Interest Rates: Low market interest rates are great news for those who have good credit and can afford large down payments, but that doesn't mean it's a great time to buy. The average interest rate on a new car loan was 5.5 per cent this past August, according to Edmunds. That's nearly double what it was ten years ago.

Shop around

Why shop around for a car? Well, let me count the ways...

1. You can't kick the tires

2. No test drive

3. No haggling on the price

4. You can't go over vehicles with a fine-tooth comb looking for defects

5. Most importantly, if you buy brand new, you aren't ever going to be able to buy it at a used car price...even if you only drive it for a year or two. Lastly, buying from an independent auto dealer is suitable for local businesses and also for our environment.

Insurance costs

You will need to purchase auto insurance if you are financing a vehicle purchase. It's tough to get an auto loan without coverage. This is true no matter how much money you have saved for the down payment or how much you have for a cash reserve in your savings account. "Deductibles" are also essential to consider. This is the amount you will pay before your insurance kicks in. The lower your deductible, the higher your premiums. It doesnt hurt to compare car insurance on before settling on one. Most auto insurers offer quotes on their websites and are available to answer your questions over the phone or by writing.

Maintenance Costs: The cost of maintenance on a new vehicle can vary greatly and depend on the vehicle make and model you choose. For example, cars with V6 engines tend to have higher maintenance costs than four-cylinder vehicles.

Avoid Add Ons

While you're at the dealership doing deal-related stuff, don't sign anything that isn't a purchase agreement. If you decide to purchase an add-on like a service contract or GAP insurance, do that first and then have the dealership deduct the add-on price from your down payment. You want to leave with a simple purchase agreement, not a receipt for an option package that you might not like. There are many extras offered at dealerships, and you're going to be tempted by many of them. But here's what you need to keep in mind:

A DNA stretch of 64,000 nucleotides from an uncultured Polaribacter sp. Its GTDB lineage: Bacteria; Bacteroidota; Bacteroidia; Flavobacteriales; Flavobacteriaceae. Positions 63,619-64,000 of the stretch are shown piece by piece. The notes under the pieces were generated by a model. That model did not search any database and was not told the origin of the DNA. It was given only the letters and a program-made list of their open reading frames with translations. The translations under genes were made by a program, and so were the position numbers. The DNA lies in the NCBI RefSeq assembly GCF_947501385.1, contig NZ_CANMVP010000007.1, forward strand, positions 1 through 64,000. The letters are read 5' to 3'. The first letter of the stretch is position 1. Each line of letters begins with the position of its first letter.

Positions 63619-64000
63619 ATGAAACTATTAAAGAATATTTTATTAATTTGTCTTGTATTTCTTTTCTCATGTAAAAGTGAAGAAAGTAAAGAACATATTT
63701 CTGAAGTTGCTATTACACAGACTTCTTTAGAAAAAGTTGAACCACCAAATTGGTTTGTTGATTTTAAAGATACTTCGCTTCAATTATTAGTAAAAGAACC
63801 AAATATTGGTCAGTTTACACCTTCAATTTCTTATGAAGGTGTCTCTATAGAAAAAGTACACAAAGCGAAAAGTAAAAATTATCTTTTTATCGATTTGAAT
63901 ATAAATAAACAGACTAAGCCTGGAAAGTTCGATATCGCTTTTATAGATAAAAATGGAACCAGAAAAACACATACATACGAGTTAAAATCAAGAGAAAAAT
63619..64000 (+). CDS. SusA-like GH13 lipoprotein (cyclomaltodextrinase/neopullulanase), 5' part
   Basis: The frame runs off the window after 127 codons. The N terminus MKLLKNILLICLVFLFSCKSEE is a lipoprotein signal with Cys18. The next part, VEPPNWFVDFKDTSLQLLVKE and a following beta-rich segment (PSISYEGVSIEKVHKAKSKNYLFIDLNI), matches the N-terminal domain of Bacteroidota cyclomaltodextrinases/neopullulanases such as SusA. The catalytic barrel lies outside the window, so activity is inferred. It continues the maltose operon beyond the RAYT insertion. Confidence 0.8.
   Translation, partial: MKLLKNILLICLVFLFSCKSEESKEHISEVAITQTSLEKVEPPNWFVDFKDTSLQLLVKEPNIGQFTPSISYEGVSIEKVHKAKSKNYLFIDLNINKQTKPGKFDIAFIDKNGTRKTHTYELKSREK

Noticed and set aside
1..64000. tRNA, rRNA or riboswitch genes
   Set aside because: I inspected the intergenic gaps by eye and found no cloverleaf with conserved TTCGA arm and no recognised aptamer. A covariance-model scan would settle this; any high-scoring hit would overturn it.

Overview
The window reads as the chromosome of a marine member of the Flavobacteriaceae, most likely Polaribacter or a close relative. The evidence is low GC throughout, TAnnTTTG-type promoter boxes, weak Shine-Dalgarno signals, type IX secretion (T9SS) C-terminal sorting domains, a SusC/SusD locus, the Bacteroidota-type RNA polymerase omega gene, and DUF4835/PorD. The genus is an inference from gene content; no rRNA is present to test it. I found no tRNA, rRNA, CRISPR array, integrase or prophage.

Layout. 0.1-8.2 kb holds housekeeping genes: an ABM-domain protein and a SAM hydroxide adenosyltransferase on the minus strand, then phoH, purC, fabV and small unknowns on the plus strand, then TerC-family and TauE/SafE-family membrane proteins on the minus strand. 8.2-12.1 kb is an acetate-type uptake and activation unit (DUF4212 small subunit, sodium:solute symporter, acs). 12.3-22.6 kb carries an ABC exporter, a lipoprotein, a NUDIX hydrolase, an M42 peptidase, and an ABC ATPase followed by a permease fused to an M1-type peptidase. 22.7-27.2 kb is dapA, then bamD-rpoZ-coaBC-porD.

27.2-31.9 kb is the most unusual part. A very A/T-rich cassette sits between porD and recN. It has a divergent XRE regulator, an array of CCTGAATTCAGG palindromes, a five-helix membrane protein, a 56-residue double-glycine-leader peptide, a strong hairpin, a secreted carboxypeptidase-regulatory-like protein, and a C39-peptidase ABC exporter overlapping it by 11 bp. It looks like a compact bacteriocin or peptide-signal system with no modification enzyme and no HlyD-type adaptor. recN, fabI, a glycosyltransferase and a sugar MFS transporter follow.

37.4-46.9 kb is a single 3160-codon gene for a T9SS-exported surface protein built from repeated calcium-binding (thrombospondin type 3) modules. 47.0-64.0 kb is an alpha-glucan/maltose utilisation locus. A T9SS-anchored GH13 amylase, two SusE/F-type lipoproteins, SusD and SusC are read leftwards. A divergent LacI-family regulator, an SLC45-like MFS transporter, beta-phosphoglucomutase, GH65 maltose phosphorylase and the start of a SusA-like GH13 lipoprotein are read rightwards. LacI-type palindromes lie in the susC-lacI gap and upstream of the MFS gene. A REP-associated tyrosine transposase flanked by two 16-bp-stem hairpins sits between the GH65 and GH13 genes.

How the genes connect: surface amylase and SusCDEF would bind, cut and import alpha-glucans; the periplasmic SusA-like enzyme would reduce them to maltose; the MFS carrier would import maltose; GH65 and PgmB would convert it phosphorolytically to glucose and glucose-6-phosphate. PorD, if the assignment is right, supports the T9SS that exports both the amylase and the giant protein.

Don't buy any add-ons at the dealership. While it might make sense to purchase an extended warranty or a service plan, there's no need to buy one from the dealership. You can get them for cheaper online or through third parties who may provide better coverage.


There are lots of things to consider before buying a car. Do not rush into buying a car before you do proper research. Investigate dealerships' service departments and find out how long they have been there. Ask friends in your area for good dealerships and mechanics.

If you intend to buy a used car, try to get the VIN number and call the DMV to see if the vehicle is clean. Try to negotiate the price. If the price is too high, try to walk away and see if the dealer will lower it.

This article does not necessarily reflect the opinions of the editors or the management of EconoTimes